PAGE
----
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Civil Partnership Bill [HL]


Civil Partnership Bill [HL]
Part 4 — Civil partnership: Northern Ireland
Chapter 2 — Dissolution, nullity and other proceedings

80

 

165     

Time bar on applications for dissolution orders

(1)   

No application for a dissolution order may be made to the court before the end

of the period of 2 years from the date of the formation of the civil partnership.

(2)   

Nothing in this section prevents the making of an application based on matters

which occurred before the end of the 2 year period.

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166     

Attempts at reconciliation of civil partners

(1)   

This section applies in relation to cases where an application is made for a

dissolution or separation order.

(2)   

If at any stage of proceedings for the order it appears to the court that there is

a reasonable possibility of a reconciliation between the civil partners, the court

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may adjourn the proceedings for such period as it thinks fit to enable attempts

to be made to effect a reconciliation between them.

(3)   

If during any such adjournment the parties resume living with other in the

same household, no account is to be taken of the fact for the purposes of the

proceedings.

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(4)   

The power to adjourn under subsection (2) is additional to any other power of

adjournment.

167     

Consideration by the court of certain agreements or arrangements

(1)   

This section applies to cases where—

(a)   

proceedings for a dissolution or separation order are contemplated or

20

have begun, and

(b)   

an agreement or arrangement is made or proposed to be made between

the civil partners which relates to, arises out of, or is connected with, the

proceedings.

(2)   

Rules of court may make provision for enabling—

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(a)   

the civil partners, or either of them, on application made either before

or after the making of the application for a dissolution or separation

order, to refer the agreement or arrangement to the court, and

(b)   

the court—

(i)   

to express an opinion, if it thinks it desirable to do so, as to the

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reasonableness of the agreement or arrangement, and

(ii)   

to give such directions, if any, in the matter as it thinks fit.

Dissolution of civil partnership

168     

Dissolution of civil partnership which has broken down irretrievably

(1)   

Subject to section 165, an application for a dissolution order may be made to

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the court by either civil partner on the ground that the civil partnership has

broken down irretrievably.

(2)   

On an application for a dissolution order the court must inquire, so far as it

reasonably can, into—

(a)   

the facts alleged by the applicant, and

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(b)   

any facts alleged by the respondent.

 

 

Civil Partnership Bill [HL]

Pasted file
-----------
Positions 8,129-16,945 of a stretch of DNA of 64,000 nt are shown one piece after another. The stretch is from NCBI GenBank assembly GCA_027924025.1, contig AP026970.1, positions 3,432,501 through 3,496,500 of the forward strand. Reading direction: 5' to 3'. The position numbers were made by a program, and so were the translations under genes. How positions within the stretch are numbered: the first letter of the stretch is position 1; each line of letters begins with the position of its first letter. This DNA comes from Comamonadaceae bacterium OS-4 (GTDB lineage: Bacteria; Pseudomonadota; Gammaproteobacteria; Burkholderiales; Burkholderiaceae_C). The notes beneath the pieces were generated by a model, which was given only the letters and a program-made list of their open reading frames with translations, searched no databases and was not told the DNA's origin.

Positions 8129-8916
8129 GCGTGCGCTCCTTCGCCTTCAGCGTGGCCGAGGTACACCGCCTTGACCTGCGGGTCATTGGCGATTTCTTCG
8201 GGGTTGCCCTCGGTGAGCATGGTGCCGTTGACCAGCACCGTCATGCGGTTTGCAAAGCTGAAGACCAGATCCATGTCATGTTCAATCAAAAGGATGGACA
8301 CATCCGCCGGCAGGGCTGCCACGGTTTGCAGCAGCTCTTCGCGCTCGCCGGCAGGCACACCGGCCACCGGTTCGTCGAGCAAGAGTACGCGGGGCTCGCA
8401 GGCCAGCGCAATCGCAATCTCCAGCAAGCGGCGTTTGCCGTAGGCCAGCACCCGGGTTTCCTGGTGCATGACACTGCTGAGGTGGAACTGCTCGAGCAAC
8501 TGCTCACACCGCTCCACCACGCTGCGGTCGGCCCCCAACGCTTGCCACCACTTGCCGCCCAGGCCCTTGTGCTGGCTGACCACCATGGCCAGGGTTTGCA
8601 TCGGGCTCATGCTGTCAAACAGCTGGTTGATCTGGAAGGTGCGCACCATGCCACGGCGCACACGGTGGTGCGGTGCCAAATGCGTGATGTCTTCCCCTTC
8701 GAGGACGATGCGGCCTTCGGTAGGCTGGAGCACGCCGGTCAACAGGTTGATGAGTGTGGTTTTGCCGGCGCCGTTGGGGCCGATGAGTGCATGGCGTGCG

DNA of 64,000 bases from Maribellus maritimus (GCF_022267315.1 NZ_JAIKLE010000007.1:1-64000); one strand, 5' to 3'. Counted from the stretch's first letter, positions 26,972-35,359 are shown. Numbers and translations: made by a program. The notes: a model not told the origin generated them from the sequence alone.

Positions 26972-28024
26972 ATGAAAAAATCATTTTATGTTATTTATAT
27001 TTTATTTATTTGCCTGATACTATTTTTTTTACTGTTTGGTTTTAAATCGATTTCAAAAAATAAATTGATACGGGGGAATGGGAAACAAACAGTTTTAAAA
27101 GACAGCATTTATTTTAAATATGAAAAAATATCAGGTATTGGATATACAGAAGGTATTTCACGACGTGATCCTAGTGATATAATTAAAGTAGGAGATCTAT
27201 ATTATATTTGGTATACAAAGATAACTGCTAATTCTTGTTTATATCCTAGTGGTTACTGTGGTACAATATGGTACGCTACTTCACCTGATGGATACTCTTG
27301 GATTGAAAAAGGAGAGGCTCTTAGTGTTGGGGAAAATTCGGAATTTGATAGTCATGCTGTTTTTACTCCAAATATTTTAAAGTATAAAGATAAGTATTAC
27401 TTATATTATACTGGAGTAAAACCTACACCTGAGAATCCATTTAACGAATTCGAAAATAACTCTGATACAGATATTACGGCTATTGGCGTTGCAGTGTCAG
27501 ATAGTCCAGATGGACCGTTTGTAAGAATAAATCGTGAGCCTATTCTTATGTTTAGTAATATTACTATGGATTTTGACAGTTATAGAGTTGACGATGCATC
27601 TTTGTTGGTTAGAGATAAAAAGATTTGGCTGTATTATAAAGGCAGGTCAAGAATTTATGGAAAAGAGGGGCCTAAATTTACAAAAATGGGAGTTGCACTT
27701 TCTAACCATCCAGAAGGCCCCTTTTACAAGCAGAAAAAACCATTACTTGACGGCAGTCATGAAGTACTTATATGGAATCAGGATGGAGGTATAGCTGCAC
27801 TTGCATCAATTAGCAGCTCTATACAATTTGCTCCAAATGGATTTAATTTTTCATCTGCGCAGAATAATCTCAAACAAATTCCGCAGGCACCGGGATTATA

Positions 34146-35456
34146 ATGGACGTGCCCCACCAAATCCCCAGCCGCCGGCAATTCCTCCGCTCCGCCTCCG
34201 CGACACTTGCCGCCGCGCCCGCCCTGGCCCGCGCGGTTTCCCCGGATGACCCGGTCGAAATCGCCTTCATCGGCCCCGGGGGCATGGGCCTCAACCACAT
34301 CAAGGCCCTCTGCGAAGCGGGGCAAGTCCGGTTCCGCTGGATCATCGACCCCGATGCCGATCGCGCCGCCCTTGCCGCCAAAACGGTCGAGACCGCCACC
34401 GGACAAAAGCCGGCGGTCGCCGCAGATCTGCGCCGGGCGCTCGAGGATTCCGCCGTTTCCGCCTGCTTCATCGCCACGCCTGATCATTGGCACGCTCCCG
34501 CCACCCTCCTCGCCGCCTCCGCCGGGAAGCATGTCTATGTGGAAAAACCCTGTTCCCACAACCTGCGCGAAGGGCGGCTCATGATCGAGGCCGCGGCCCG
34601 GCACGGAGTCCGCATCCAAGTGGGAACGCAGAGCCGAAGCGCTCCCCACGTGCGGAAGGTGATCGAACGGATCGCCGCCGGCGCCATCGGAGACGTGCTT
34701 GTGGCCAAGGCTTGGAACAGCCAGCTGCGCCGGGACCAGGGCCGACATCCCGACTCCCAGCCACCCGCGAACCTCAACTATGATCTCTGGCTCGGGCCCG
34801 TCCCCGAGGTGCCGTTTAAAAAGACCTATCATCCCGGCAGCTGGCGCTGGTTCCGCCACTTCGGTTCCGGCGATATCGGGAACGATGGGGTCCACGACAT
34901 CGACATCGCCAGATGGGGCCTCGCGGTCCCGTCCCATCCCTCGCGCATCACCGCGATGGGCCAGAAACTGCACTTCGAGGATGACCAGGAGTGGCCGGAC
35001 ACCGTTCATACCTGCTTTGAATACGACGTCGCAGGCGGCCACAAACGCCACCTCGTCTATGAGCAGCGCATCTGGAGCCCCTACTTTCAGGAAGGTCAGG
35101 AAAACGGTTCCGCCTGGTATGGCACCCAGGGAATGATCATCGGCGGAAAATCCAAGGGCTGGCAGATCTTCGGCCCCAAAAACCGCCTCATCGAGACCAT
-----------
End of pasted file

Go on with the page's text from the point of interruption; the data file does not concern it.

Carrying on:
Part 4 — Civil partnership: Northern Ireland
Chapter 2 — Dissolution, nullity and other proceedings

81

 

(3)   

The court hearing an application for a dissolution order must not hold that the

civil partnership has broken down irretrievably unless the applicant satisfies

the court of one or more of the facts described in subsection (5)(a), (b), (c) or (d).

(4)   

But if the court is satisfied of any of those facts, it must make a dissolution

order unless it is satisfied on all the evidence that the civil partnership has not

5

broken down irretrievably.

(5)   

The facts referred to in subsections (3) and (4) are—

(a)   

that the respondent has behaved in such a way that the applicant

cannot reasonably be expected to live with the respondent;

(b)   

that—

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(i)   

the applicant and the respondent have lived apart for a

continuous period of at least 2 years immediately preceding the

making of the application (“2 years’ separation”), and

(ii)   

the respondent consents to a dissolution order being made;

(c)   

that the applicant and the respondent have lived apart for a continuous

15

period of at least 5 years immediately preceding the making of the

application (“5 years’ separation”);

(d)   

that the respondent has deserted the applicant for a continuous period

of at least 2 years immediately preceding the making of the application.

(6)   

The court must not make a dissolution order without considering the oral

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testimony of the applicant unless for special reasons it orders that such

testimony be dispensed with.

169     

Supplemental provisions as to facts raising presumption of breakdown

(1)   

Subsection (2) applies if—

(a)   

in any proceedings for a dissolution order the applicant alleges, in

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reliance on section 168(5)(a), that the respondent has behaved in such a

way that the applicant cannot reasonably be expected to live with the

respondent, but

(b)   

after the date of the occurrence of the final incident relied on by the

applicant and held by the court to support his allegation, the applicant